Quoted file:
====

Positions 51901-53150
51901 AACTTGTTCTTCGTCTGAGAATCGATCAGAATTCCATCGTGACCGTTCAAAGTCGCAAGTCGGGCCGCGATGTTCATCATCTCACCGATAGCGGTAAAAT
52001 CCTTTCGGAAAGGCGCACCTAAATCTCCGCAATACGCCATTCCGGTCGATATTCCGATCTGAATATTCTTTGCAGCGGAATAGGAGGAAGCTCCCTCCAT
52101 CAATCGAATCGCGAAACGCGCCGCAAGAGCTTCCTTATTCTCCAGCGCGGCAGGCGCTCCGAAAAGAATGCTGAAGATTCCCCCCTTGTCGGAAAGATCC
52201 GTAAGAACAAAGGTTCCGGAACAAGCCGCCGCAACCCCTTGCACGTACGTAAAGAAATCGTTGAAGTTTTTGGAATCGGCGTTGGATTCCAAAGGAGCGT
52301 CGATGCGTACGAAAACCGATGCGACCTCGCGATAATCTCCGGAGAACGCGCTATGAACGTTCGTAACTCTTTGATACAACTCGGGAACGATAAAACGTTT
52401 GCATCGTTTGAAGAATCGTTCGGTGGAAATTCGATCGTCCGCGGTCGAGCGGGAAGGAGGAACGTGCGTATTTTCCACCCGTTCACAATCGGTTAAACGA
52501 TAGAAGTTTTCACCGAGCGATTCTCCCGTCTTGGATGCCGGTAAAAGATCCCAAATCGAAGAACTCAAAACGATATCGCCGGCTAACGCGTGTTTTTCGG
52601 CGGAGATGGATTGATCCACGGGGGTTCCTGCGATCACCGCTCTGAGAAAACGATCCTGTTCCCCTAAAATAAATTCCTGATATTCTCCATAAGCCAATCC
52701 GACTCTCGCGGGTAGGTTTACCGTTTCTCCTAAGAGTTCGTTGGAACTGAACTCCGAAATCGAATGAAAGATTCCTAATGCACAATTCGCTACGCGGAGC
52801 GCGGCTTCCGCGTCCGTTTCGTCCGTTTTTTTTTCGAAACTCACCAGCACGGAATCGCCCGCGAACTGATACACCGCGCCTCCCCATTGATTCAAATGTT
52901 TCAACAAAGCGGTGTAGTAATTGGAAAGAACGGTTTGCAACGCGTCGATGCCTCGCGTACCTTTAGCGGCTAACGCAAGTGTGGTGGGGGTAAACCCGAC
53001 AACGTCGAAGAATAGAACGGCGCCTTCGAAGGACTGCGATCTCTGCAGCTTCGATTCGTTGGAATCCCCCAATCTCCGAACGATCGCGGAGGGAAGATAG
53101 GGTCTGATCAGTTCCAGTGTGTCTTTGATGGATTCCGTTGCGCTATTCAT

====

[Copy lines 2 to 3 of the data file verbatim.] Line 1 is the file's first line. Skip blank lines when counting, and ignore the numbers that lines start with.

51901 AACTTGTTCTTCGTCTGAGAATCGATCAGAATTCCATCGTGACCGTTCAAAGTCGCAAGTCGGGCCGCGATGTTCATCATCTCACCGATAGCGGTAAAAT
52001 CCTTTCGGAAAGGCGCACCTAAATCTCCGCAATACGCCATTCCGGTCGATATTCCGATCTGAATATTCTTTGCAGCGGAATAGGAGGAAGCTCCCTCCAT